State Police Won't Charge You For Cursing
In new agreement with ACLU, troopers can't issue citations for 4-letter words
The Pennsylvania State Police has agreed to stop citing individuals for cursing as part of a settlement it reached Tuesday with the state chapter of the American Civil Liberties Union.
In exchange, the ACLU, which issued a news release touting the settlement, has agreed to drop a federal lawsuit against the state's largest law enforcement agency.
Through a Right-to-Know request, the ACLU learned that the state police issued more than 750 disorderly conduct citations for using profanity during one recent year. In the lawsuit, the ACLU argued that profanity and even profane gestures are protected speech under the First Amendment of the U.S. Constitution.
"This will affect millions of Pennsylvanians for whom the state police provide the only law enforcement," said Mary Catherine Roper, senior staff attorney for the state ACLU, through the news release.
"Besides being a waste of police resources, these types of citations are often used by police to 'punish' people who argue with them. We are very happy the state police will proactively address the problem."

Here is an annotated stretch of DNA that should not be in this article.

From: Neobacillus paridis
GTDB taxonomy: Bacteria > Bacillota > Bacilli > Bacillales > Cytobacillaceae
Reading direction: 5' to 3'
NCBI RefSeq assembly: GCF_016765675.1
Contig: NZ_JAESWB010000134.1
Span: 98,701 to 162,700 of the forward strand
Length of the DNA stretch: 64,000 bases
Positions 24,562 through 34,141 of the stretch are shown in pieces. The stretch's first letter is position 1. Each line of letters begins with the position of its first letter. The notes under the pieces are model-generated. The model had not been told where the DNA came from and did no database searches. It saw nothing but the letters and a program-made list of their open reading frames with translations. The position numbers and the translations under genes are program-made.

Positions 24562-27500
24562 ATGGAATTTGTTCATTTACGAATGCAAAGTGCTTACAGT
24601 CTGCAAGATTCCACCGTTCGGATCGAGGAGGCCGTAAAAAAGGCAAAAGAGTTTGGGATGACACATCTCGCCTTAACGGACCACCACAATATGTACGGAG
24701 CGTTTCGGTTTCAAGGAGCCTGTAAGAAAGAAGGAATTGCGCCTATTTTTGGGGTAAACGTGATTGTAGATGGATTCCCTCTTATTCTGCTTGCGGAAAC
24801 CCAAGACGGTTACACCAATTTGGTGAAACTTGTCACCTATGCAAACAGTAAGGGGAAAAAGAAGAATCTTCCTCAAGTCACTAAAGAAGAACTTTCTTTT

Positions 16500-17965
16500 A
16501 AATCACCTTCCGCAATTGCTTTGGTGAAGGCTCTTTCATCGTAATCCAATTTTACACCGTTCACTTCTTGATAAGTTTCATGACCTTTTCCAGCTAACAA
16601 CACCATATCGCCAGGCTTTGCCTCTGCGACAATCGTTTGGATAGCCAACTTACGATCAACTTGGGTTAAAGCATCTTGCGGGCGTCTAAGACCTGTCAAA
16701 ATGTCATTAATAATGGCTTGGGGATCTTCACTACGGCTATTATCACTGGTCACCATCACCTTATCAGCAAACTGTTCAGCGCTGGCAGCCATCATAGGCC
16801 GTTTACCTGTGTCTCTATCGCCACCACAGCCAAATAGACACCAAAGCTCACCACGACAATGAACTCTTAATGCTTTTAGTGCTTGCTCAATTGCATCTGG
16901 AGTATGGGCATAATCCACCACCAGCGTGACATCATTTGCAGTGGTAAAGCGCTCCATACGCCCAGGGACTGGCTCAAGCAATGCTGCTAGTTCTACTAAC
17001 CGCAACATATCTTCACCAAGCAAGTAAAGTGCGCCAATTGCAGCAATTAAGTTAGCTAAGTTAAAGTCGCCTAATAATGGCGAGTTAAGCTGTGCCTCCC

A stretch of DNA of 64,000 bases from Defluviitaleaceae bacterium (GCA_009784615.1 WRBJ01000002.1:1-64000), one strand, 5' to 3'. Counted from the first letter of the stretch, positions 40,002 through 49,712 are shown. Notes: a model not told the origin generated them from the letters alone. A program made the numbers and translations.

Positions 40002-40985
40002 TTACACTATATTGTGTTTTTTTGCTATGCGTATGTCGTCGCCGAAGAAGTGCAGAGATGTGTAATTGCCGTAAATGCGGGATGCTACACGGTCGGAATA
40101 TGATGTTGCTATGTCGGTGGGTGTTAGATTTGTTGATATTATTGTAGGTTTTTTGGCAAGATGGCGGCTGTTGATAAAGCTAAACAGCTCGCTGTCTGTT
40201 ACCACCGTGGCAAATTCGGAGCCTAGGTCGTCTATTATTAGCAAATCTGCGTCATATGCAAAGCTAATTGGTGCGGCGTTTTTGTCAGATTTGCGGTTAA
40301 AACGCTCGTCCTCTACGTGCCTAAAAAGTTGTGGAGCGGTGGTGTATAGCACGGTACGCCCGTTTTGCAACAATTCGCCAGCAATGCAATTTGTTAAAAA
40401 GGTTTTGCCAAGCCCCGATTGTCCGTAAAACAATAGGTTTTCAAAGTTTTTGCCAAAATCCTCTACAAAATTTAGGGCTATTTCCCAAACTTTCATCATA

As part of the settlement, the state police have agreed to notify its personnel that they can no longer issue citations for the use of offensive words or gestures, even if they are directed at them, the news release said.
The agency also agreed to revise its current training regarding First Amendment rights and the difference between what is considered legally obscene and protected free speech.
Also, state police supervisors will be directed to review all disorderly conduct citations issued during the next two years to ensure that the new policy is being followed, the release said. The agency is also paying $17,500 in damages and attorney costs.
The lawsuit was filed in May on behalf of Lona Scarpa of Mocanaqua in Luzerne County. In October 2008, she reported to troopers that as she walked through her town, a motorcyclist who knew her swerved at her as if to hit her and shouted an insult as he rode by. Scarpa told police she called the motorcyclist an "asshole."
Subsequently, the trooper did not just cite the motorcyclist, but also mailed a disorderly conduct citation to Scarpa, for which she could have faced a $300 fine and 90 days in jail. Scarpa challenged her conviction and won before a District Judge.